> Use true stories to illustrate your presentation points.

> Recognize how enthusiasm engages an audience.

13 Summing It All Up – Communication, Key To The Good Life

> Know that excellence in communication enriches life.

> Value what it takes to change communication patterns.

> See how universal basic human communication is.

> Take responsibility for what you say and how you say it.

> Be patient and determined with your communication goals.

Happy New Year!

Until 2011,
The Wordsmith

Friday, December 3, 2010

Speak Easy Note #43 - On Being Present

From time to time, I receive a personal communication that feels significant and universal, and I decide to incorporate and fictionalize it into my blog posting:

A friend wrote:

“ ... It is the building up of things. It is that the dog is very ill and probably dying, and that my wife was so upset on the phone, and that I did not come home and kept working ... as I do when things are bad. By the time I got home tonight my wife was in bed asleep, as I knew she would be.

And the years flash by and will soon be gone altogether. And everything feels like a challenge. I spent most of the afternoon on something that I used to be able to accomplish in half an hour, and ended up with an unsatisfactory result.

My children do not have easy lives. There are no easy lives. The least I can do is to be there for them, to watch and to listen and to bear witness to their struggles with life. Which I know is important to them. But I am not there. And what I set out to do today and did not do at all was to reset my priorities. To see my oldest son who has opened a new business. And to see more of my other children.  I have wisdom for them but I am not there. And, instead, an unsatisfactory day wasted on an unsatisfactory task that would have been better not to bother about at all, let alone be there instead of being with my wife who really needed me. And to think I told a former colleague the other day that, yes, I would be happy to take on a new design project for a couple of days a week for a year or two. Why did I agree to this!  And there is no comfort anywhere.

At the very moment I was writing this last thought, I received an amusing email from my middle son and replied to it humorously. For some reason, he and I find humor where others don't.  Since he was a tiny boy, we stand there sometimes, tears streaming down our faces, helpless with laughter. And no-one else understands why we are laughing.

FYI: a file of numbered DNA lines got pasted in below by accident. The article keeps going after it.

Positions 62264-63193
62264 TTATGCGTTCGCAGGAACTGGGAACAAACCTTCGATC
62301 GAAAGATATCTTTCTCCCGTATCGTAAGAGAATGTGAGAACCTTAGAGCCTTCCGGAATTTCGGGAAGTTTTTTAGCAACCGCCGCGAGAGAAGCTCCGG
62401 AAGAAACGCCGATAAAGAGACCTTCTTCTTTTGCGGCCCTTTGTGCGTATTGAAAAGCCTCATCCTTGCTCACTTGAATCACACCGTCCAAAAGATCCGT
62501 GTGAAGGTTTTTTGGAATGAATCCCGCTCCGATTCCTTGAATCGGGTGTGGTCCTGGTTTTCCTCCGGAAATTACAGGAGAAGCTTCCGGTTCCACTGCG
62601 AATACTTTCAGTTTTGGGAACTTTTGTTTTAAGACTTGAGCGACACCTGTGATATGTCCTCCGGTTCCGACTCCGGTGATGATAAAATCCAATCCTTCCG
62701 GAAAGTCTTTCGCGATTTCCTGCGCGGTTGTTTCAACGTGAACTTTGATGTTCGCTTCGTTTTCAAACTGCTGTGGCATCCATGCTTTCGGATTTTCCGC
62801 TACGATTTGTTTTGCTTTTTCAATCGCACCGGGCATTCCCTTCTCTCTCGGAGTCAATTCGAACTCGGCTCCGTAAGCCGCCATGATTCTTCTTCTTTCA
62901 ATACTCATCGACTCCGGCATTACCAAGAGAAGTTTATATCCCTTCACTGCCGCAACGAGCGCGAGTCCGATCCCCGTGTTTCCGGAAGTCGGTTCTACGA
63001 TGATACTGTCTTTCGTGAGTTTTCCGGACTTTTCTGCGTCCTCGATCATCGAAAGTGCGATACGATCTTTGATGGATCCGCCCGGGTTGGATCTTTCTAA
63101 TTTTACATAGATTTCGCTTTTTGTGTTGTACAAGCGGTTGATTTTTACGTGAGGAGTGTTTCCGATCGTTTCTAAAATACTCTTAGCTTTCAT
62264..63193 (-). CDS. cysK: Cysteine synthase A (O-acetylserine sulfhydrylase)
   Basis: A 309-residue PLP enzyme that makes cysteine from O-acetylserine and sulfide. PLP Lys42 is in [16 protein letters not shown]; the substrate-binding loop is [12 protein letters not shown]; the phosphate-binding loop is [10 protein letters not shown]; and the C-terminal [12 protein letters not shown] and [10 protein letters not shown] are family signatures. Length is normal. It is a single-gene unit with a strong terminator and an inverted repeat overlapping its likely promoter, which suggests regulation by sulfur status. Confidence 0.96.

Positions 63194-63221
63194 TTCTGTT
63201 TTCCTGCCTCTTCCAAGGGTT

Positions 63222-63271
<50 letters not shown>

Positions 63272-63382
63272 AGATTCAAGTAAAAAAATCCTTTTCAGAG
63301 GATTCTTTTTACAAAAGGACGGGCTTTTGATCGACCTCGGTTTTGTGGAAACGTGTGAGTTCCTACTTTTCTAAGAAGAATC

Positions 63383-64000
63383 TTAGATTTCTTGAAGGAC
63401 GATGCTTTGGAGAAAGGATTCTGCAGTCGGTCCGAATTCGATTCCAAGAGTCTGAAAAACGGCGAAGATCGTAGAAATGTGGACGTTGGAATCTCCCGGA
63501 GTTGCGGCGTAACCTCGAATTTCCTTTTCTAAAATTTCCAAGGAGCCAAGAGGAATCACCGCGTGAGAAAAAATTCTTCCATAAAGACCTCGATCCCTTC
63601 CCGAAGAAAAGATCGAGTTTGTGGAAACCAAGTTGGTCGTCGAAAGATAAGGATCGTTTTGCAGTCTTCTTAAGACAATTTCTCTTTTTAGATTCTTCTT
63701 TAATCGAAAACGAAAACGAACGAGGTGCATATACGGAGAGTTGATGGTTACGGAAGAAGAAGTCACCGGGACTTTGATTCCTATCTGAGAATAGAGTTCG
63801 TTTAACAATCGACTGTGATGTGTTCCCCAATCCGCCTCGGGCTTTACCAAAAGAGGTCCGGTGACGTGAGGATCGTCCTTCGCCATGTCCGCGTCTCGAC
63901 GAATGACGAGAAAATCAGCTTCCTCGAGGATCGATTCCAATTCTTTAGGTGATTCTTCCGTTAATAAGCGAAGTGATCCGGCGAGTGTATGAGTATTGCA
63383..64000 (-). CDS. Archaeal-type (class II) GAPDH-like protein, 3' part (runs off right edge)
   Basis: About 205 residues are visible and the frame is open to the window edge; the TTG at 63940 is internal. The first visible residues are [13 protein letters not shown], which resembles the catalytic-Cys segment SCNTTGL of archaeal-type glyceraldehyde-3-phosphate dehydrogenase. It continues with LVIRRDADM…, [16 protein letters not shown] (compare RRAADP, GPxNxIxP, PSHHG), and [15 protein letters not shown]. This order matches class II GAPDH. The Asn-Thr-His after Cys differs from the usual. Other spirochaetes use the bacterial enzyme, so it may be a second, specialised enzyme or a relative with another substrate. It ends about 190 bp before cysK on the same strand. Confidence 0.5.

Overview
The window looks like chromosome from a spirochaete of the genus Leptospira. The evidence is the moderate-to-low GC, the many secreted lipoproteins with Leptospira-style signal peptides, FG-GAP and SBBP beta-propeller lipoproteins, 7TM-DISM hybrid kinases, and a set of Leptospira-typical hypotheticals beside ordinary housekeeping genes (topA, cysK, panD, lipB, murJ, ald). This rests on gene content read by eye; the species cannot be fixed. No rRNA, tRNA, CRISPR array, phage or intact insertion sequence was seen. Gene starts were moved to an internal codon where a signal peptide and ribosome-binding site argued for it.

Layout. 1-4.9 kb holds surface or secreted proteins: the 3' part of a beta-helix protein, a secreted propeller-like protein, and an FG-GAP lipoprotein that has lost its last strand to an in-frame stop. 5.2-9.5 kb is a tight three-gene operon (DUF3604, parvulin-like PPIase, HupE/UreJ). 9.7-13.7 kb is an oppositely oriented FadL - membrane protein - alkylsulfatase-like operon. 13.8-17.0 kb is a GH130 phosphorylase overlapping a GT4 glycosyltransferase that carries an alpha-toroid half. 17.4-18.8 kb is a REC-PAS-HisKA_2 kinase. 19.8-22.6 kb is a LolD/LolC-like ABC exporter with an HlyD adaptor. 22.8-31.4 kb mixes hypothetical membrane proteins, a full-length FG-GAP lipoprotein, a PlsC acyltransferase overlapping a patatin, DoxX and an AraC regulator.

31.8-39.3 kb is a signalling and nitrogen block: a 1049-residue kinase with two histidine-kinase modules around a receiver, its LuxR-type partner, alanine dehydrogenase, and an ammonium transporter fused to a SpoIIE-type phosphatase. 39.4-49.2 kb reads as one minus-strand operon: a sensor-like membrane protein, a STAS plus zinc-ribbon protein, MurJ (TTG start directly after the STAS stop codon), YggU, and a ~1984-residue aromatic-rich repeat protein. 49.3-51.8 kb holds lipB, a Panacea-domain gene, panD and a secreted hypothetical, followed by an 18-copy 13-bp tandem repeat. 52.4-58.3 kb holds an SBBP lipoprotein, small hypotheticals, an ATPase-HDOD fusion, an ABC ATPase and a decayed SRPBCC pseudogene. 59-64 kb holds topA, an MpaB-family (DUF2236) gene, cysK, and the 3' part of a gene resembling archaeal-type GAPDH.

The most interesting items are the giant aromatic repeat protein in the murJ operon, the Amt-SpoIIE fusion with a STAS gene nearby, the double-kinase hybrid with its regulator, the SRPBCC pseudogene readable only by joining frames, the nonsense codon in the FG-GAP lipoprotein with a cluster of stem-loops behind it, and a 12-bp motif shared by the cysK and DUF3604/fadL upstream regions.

So comfort is there after all ...”

My response:

Being present. All too troubling to consider, as I leave my elderly mother in Virginia, to return to New York after a ten-day visit. The range of emotions is vast.  I can identify with you and feel how you are grappling with this. Chastising yourself though is hardly the point.  It is a struggle being there for everyone. It has to start with being there for you, yourself, first. And the rest will follow. After all, in the end, for each of us and for every single moment we live and breathe, there IS only you, alone. The best part of life is being truly present for each moment and being there to support and share with others. Each "engagement" with those we love - and often, even with total strangers - is what makes life full of wonder. And yet, we are always separate and apart and can only be fully present for ourselves. Those who sacrifice their own lives for others can often be seeking what they cannot find in themselves.

Remain wholly present in life and contribute as much to the world and to your children as you can. Laughter till the tears run is just one way of being present and connected. Those moments remain within us, keeping us present for others when we are far apart and, alas, ever SEPARATE.

"Presence is more than just being there."
Malcolm S. Forbes

Until the next time,
The Wordsmith
Author of
SPEAK EASY, The Communication Guide for Career and Life Success